Jewish Conquistadors in the New World
Three events transpired in 1492 in the Iberian Peninsula, which had tremendous ramifications for years to come. The first was the conquest of Granada, i.e., the last Muslim stronghold, by Castilian and Aragonese forces. The victory ended eight hundred years of Islamic rule. The conquest of Granada eventually also led to the conversions of many Muslims to Christianity, the phenomenon of Crypto-Islam, and the eventual expulsion of the descendants of these converts in 1609.
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The second event was the Edict of Expulsion, which ended a thousand years of Jewish life in the Peninsula. Jews were given a choice between exile or conversion. Those who converted joined the already significant ranks of the existing Converso class, which by this time numbered in the hundreds of thousands. The Conversos, i.e., Jewish converts to Christianity typically under duress, had been at the center of a religious and political crisis that had lasted for more than a century. Many Conversos had been met with discrimination and violence as their true loyalties were often disputed.
The last event of note was the discovery of the New World by Christopher Columbus. The encounter ultimately led to the conquest of the New World and the rise of the Spanish empire. The New World provided many Conversos with a new frontier where many thrived, and others continued to practice Jewish observances clandestinely.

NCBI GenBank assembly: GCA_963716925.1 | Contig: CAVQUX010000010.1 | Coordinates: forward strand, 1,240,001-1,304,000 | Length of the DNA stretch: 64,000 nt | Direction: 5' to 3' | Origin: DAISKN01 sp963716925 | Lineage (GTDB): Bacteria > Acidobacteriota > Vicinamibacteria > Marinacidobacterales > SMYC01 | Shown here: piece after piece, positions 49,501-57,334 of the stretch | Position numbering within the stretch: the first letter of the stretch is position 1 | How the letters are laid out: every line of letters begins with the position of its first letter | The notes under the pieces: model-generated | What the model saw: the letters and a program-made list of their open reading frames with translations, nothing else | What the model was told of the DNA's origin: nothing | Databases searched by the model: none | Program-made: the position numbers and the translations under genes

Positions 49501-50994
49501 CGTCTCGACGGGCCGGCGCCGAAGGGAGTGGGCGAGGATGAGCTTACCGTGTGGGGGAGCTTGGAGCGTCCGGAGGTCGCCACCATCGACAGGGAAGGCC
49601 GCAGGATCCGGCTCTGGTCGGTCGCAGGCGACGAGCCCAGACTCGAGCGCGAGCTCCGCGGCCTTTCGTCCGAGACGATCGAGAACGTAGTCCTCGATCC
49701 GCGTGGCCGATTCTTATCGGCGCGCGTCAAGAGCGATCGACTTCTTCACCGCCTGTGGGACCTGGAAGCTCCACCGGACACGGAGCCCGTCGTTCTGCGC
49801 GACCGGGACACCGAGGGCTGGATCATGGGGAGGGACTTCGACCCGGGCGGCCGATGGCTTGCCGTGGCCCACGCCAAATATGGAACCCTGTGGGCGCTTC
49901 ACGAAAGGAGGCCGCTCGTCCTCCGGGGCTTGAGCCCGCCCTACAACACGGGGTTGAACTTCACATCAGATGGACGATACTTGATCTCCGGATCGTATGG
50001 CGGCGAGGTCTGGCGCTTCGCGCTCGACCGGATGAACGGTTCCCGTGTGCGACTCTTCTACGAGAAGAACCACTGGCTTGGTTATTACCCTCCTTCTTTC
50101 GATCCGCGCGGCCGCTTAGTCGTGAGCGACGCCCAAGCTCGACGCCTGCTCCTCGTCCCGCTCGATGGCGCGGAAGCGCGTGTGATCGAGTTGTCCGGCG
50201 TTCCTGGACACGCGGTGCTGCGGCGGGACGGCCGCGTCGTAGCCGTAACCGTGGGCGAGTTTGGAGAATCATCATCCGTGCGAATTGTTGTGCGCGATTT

Amidst the momentous events of 1492, the kingdoms of Castile and Aragon were looking to the future. The Crown endorsed Christopher Columbus’ adventure and an uncharted voyage across the Atlantic ocean began.
Columbus’ journeys and the subsequent Spanish conquest of the New World included many Conversos who were at various times were legally ineligible to travel and settle in the New World. Despite the prohibitions, the history of the Spanish conquest in the Caribbean and eventually Mexico was full of Spanish adventurers, soldiers, and merchants whom all heralded from Converso backgrounds.
Some of them were Judaizers, while others were indifferent to their Jewish pasts. We must remind ourselves that we are only highlighting the cases of known Conversos. The latter were adept at hiding, and the falsification of documents and identities often became a requisite for leaving the Pen-insula.
Spain’s discovery and conquest of the New World provided a venue for Conversos to find refuge and avoid the Inquisitional authority, though this proved short-lived.
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This book …clarifies a lot of misunderstandings and legends around the topic of the anussim in the Americas and, specially, in Mexico.
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